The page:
Timo Krapf

1st Place - 2019 Emerging Jewelry Artist 22 Years of Age or Younger


Based in Rochester, NY, jewelry designer and maker Timo Krapf uses a combination of a metal forming technique called anticlastic raising and traditional goldsmithing skills to produce exceedingly light, hollow forms which look simple, but are technically very challenging. He draws inspiration from form to create pieces with elegant, flowing lines and organic movement. Timo is currently a senior in the Metals and Jewelry Design BFA program at Rochester Institute of Technology.

Artist Interview:

What/who was your inspiration?
This piece came from my exploration of anticlastic knots. It is a companion piece to a ring that was a tighter knot.

What obstacles did you have to overcome?
Setting was a challenge. I had to create two supports underneath the stone to hold it and to give it structure.
Forming the piece itself was also a challenge. Polishing wasn’t too bad since it was so open. I had done very
little stone setting prior to this piece and that was a challenge.

Will this piece inspire other pieces?
Yes. It has already definitely inspired pieces directly and indirectly that I have made, and it is inspiring some pieces that I am working on now.
I am currently finishing my thesis at RIT, and these pieces will be in that presentation.

Who did you tell first about winning?
I told my mom because she was in the room when I read the email. She was the person who encouraged me to enter the competition.

Have you won other awards? If so, what?
Cultured Pearl Association of America (CPAA) Design Contest.

Name a fun fact about yourself.
In the summer I am a canoe trip guide. This year I guided a 17-day white water canoe trip with 14-year-olds.

Describe yourself?
Hard worker. Easy going. Go with the flow. I enjoy sports. Being active outdoors has inspired my work.

Of all the arts and crafts, why did you choose jewelry?
My mother is a jewelry designer, Barbara Heinrich. I grew up in the jewelry world.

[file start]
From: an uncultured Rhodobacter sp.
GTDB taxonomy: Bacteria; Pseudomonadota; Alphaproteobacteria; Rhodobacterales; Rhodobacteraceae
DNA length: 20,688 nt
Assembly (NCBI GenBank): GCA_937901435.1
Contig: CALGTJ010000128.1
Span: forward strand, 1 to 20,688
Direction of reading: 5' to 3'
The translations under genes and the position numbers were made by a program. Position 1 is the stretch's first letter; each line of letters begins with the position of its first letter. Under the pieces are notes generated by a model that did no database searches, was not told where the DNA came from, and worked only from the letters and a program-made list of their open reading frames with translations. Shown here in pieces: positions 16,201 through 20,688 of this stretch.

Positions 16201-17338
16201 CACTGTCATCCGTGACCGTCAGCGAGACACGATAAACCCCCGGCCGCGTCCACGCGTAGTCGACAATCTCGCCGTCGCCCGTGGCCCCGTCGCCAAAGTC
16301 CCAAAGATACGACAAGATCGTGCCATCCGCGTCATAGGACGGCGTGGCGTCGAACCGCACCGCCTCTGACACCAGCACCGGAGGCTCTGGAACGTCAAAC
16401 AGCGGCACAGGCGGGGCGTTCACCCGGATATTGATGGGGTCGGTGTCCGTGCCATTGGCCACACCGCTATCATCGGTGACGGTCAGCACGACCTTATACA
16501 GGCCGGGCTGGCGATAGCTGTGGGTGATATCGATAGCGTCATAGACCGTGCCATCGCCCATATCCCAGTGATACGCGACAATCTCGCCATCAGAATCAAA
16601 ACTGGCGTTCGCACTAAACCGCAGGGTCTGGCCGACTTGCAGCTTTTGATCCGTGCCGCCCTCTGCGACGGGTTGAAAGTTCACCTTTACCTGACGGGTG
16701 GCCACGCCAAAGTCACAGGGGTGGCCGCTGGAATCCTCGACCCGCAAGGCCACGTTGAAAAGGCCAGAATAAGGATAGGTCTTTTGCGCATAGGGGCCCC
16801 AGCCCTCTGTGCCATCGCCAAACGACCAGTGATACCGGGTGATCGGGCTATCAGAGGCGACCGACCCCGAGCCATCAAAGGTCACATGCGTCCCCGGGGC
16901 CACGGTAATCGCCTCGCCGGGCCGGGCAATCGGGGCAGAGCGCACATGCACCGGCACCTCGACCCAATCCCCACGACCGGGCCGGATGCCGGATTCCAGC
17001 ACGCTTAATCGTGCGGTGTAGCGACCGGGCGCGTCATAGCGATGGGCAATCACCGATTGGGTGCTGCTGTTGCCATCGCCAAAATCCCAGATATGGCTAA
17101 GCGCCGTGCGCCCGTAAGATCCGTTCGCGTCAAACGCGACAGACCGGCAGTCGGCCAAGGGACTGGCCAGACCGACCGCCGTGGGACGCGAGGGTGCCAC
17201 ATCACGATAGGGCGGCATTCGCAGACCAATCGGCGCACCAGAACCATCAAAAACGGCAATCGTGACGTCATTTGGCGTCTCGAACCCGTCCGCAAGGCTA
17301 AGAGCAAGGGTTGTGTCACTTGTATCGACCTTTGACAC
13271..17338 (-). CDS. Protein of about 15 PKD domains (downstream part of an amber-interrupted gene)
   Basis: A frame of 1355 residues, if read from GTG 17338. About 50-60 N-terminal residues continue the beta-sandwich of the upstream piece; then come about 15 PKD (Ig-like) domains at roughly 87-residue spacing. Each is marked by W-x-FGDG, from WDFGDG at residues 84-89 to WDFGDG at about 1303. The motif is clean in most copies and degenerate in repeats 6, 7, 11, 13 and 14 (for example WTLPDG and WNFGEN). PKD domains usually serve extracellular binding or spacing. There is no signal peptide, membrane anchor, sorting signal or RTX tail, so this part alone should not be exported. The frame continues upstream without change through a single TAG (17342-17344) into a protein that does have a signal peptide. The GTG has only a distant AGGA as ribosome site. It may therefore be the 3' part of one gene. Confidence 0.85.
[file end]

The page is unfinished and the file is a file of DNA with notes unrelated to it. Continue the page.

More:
What was the first thing you ever made?
A ring. A cousin from Germany came over to do an apprenticeship in jewelry, and she helped me make a silver band. I was very young at the time.

Who do you think has been the strongest influence or inspiration on your work?
My mother and Michael Good. I did two summer apprenticeships with Michael in 2016 and 2017.

Do you have any advice for those starting out in the jewelry world?
I am just starting out myself, but I would say that it is really important to develop and perfect your metalsmithing techniques and skills. All those skills are important in this profession. With strong skills, your pieces will look more professional and well done.

What one thing or experience sparked your interest to make jewelry?
I grew up with it. When I was younger, I never knew I would grow up and make jewelry. The end of my junior year in high school I began to think about colleges. Around that time I ordered 400 meters of steel wire and made a chain maille shirt. I found I really enjoyed working with my hands and metals. I knew about the industry and had connections in the field so it was a good place to start.

What makes you passionate about metalsmithing/design?
I really like working with my hands and interacting with the tools and the metal. Most of the actual work and designing comes from working directly in the metal.

What was your training/academic background in metalsmithing?
I had three years at George Brown College in Toronto. It was a certificate program, and then I had two more years at RIT to finalize my BFA in Metals and Jewelry Design.

What is your favorite tool?
My hammers and stakes.

Is the product or the process more important to you? Why?
At this stage definitely the process. For me it is learning about the metal as much as I can. Often times when I am working on a piece I might scrap it because it is not turning out the way I want, but the process is more important, and I have learned something from just making it.

What metals, gemstones, processes are most important to you?
Anticlastic raising. Gold is the most fun to work with; it moves so well, it is a dream to work in. Silver has good color but it tarnishes after a while. I love gold.

Interview by Marlene Richey